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SF Bay-Delta Smelt warrants ESA protection

03/30/12 -- The U.S. Fish and Service (USFWS) has found that the San Francisco Bay-Delta Distinct Population Segment (DPS) of longfin smelt warrants protection under the Endangered Species Act (ESA). However, the Service is precluded at this time from proposing to add the species to the Federal List of Threatened and Endangered Species by the need to address other higher priority listing actions.

The finding, which was made after a comprehensive review of the best available scientific information concerning the species and the threats it faces, means the longfin smelt DPS will be added to the list of candidates for ESA protection, where its status will be reviewed annually.

Candidate species do not receive statutory protection under the ESA, meaning finding does not impose any new requirements or restrictions. The longfin smelt species remains listed as a threatened species by the state of California, which means that under State law the species cannot be taken without a permit from the State.

“Large distances between populations, the small size of this fish and potential obstacles to movement posed by ocean circulation patterns in coastal waters make the Bay-Delta population of longfin smelt markedly separate and discrete from other longfin smelt,” said Mike Chotkowski, field supervisor of the Bay-Delta Fish and Wildlife Office in Sacramento. “Our finding indicates that ESA protection is warranted for the Bay-Delta DPS only, not for other longfin smelt populations.”

The annual review and identification of candidate species provides the Service and other federal agencies, states, tribes, and other partners with notice of species in need of conservation, allowing them to address threats and take actions that may preclude the need for protection under the ESA. Any future proposal to add longfin smelt to the federal list of threatened and endangered species would be subject to public review and comment.

The Bay-Delta DPS is one of at least 20 populations of longfin smelt which are found in estuaries, rivers and lakes from Alaska to California. The Bay-Delta DPS is found in the San Francisco Bay-Delta which includes Suisun Marsh and San Pablo Bay. The longfin smelt is a pelagic (lives in open water) estuarine fish that typically reaches four inches in length, although third-year females may grow to almost 6 inches. The longfin smelt can be distinguished from other smelts mainly by its long pectoral fin.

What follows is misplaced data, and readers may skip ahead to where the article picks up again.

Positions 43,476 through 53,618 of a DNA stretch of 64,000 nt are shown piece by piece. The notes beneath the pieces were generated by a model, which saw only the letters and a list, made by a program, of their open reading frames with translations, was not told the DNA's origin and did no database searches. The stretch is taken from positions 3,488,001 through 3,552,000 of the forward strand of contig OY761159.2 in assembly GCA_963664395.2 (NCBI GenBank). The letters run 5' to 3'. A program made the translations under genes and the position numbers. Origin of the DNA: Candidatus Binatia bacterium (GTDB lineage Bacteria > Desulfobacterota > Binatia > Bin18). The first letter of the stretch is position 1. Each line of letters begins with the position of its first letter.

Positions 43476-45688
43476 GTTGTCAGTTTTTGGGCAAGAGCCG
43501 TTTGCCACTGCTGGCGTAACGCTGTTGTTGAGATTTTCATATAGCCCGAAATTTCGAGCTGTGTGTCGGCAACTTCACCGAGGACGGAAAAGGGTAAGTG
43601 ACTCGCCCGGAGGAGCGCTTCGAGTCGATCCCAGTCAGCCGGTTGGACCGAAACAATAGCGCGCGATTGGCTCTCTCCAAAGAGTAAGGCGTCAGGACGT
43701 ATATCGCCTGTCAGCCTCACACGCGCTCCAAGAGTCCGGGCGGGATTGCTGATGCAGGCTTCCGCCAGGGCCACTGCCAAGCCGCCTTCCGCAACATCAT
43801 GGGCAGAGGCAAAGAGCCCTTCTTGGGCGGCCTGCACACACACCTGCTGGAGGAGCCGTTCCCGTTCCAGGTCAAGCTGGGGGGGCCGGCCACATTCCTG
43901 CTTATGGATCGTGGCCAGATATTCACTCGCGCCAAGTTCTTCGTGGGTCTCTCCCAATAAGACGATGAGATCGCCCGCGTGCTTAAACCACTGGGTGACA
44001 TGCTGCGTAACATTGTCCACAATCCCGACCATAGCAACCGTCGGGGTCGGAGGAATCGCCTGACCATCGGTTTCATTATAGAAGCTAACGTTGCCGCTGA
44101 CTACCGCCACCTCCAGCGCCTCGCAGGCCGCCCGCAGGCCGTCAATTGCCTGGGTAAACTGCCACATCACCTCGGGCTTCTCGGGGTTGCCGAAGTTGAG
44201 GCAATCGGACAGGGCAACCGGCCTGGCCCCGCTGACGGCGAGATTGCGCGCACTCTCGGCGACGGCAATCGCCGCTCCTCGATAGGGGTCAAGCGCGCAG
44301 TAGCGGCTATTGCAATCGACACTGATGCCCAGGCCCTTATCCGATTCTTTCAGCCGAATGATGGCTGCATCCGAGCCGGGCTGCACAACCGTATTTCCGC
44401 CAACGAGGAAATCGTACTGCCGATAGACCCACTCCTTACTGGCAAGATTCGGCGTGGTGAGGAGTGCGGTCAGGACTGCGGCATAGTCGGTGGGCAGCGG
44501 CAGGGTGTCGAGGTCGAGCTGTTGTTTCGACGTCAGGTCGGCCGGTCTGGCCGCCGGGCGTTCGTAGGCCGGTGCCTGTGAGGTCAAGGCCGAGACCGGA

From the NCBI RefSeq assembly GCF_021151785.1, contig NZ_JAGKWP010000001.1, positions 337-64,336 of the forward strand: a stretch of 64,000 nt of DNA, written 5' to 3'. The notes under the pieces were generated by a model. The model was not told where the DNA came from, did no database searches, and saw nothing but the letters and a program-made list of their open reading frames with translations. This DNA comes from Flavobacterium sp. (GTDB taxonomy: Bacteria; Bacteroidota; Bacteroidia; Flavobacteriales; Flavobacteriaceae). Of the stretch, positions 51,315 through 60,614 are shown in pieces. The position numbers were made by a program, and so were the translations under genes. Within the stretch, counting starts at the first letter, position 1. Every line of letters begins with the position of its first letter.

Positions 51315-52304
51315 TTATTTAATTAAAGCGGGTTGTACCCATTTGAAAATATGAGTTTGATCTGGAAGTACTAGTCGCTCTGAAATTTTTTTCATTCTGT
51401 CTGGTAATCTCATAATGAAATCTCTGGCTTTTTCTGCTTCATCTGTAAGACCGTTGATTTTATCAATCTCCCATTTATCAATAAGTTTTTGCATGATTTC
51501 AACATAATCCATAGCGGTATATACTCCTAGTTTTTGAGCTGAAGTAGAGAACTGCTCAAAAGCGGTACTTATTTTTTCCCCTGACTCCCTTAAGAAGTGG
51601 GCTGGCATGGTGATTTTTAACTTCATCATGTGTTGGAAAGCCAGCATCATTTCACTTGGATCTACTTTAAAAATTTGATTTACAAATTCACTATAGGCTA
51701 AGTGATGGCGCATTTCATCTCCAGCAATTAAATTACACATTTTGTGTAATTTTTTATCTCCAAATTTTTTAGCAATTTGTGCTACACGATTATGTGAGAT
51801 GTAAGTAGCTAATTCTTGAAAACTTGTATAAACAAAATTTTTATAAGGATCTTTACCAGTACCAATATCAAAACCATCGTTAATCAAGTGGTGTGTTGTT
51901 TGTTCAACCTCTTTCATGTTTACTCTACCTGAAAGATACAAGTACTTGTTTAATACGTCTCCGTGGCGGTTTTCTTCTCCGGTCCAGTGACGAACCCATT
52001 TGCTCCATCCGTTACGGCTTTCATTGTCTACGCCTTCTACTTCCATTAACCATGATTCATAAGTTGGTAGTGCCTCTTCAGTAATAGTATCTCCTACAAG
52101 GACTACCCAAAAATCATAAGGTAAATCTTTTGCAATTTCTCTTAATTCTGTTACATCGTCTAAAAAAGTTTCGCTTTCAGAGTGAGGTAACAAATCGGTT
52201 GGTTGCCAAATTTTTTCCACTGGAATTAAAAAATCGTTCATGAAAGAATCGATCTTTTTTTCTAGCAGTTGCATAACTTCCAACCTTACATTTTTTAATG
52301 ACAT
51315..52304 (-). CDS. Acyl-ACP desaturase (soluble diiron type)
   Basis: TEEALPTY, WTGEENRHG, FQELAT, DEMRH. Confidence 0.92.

Today’s finding is the result of a 2011 settlement agreement with the Center for Biological Diversity and The Bay Institute, which had challenged the Service’s 2009 finding that the San Francisco Bay-Delta population of the longfin smelt did not meet the criteria to be listed as a DPS under the ESA. Under the terms of the settlement, the Service agreed to conduct a range-wide 12-month finding to be submitted for publication in the Federal Register by March 23, 2012, and to reconsider the San Francisco Bay-Delta population for protection as a DPS.

The latest review of the Bay-Delta DPS found information indicating that the ability of the longfin smelt to move from the Bay-Delta population to another, or vice-versa, is much more limited than previously thought possible – if indeed the movement occurs at all. The review also identified several threats facing longfin smelt in the Bay-Delta, including reduced freshwater outflow, and a food web altered by the invasive overbite clam and ammonium contamination.

Longfin smelt were historically one of the most abundant pelagic fishes in the San Francisco Bay-Delta. However, their numbers have declined significantly in recent years. Abundance indices derived from survey data all show marked declines in Bay-Delta longfin smelt populations. Surveys indicate that longfin smelt abundance over the last decade (2000-2010) is the lowest ever recorded in the surveys’ 40-year history.

Monitoring survey data show there is a direct correlation between the abundance of longfin smelt and the timing and amount of seasonal freshwater flows in the upper estuary. When freshwater flow is decreased, longfin smelt reproduction in the upper estuary is impaired. The non-native overbite clam thrives in the brackish waters of the estuary. The overbite clam consumes large amounts of plankton, a major food source for many fish species – including the longfin smelt – and other aquatic organisms, by sucking in and filtering plankton from the water. The introduction of the overbite clam in 1986 coincides with the decline of the longfin smelt population. The Service found that entrainment, the incidental trapping of fish in water used for irrigation or similar purposes, is not a significant threat at this time to longfin smelt.

A copy of the finding and other information about longfin smelt is available on the internet here, and here.

America’s fish, wildlife and plant resources belong to all of us, and ensuring the health of imperiled species is a shared responsibility. We are working to actively engage conservation partners and the public in the search for improved and innovative ways to conserve and recover imperiled species. Learn more about the Endangered Species Program at:

The mission of the U.S. Fish and Wildlife Service is working with others to conserve, protect, and enhance fish, wildlife, plants, and their habitats for the continuing benefit of the American people. We are both a leader and trusted partner in fish and wildlife conservation, known for our scientific excellence, stewardship of lands and natural resources, dedicated professionals, and commitment to public service. For more information on our work and the people who make it happen.

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